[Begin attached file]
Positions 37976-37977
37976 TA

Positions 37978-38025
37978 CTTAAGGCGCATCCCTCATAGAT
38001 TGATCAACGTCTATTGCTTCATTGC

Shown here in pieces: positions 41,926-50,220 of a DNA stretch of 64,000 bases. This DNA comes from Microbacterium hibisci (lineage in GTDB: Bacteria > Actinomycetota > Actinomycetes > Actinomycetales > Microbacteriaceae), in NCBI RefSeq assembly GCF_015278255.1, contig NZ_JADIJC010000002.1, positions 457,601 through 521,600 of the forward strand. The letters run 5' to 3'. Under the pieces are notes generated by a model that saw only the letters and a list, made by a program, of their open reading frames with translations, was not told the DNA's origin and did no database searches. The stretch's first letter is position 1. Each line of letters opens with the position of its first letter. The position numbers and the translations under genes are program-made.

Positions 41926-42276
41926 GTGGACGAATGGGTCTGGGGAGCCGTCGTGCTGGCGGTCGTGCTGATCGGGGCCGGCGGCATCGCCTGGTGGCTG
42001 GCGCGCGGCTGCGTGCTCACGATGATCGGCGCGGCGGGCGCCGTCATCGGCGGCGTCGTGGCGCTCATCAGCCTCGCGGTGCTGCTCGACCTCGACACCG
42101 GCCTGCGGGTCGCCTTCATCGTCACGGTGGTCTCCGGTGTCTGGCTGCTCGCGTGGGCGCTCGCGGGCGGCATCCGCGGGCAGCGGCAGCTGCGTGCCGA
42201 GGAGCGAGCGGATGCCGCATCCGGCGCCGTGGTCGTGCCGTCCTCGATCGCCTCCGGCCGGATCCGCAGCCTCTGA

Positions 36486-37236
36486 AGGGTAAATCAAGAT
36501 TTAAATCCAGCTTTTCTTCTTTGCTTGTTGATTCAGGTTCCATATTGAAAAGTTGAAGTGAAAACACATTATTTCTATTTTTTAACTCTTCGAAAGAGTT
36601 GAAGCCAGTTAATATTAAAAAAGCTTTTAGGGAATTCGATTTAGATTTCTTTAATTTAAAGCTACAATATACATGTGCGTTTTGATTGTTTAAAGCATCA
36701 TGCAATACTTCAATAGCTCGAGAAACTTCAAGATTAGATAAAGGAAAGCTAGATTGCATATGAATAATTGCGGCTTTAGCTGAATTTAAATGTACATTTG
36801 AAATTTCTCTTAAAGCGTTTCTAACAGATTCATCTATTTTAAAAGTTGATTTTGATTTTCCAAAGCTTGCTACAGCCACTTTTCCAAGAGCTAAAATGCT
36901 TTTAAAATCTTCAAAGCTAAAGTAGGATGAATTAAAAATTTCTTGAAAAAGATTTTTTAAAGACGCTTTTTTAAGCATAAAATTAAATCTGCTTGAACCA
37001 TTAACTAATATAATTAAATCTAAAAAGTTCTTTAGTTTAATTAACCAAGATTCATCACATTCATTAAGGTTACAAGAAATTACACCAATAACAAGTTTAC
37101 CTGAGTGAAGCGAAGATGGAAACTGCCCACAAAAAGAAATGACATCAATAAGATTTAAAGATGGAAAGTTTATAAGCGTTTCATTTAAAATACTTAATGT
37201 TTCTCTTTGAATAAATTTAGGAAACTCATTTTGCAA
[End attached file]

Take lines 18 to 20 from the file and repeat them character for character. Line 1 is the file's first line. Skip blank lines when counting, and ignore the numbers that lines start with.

36901 TTTAAAATCTTCAAAGCTAAAGTAGGATGAATTAAAAATTTCTTGAAAAAGATTTTTTAAAGACGCTTTTTTAAGCATAAAATTAAATCTGCTTGAACCA
37001 TTAACTAATATAATTAAATCTAAAAAGTTCTTTAGTTTAATTAACCAAGATTCATCACATTCATTAAGGTTACAAGAAATTACACCAATAACAAGTTTAC
37101 CTGAGTGAAGCGAAGATGGAAACTGCCCACAAAAAGAAATGACATCAATAAGATTTAAAGATGGAAAGTTTATAAGCGTTTCATTTAAAATACTTAATGT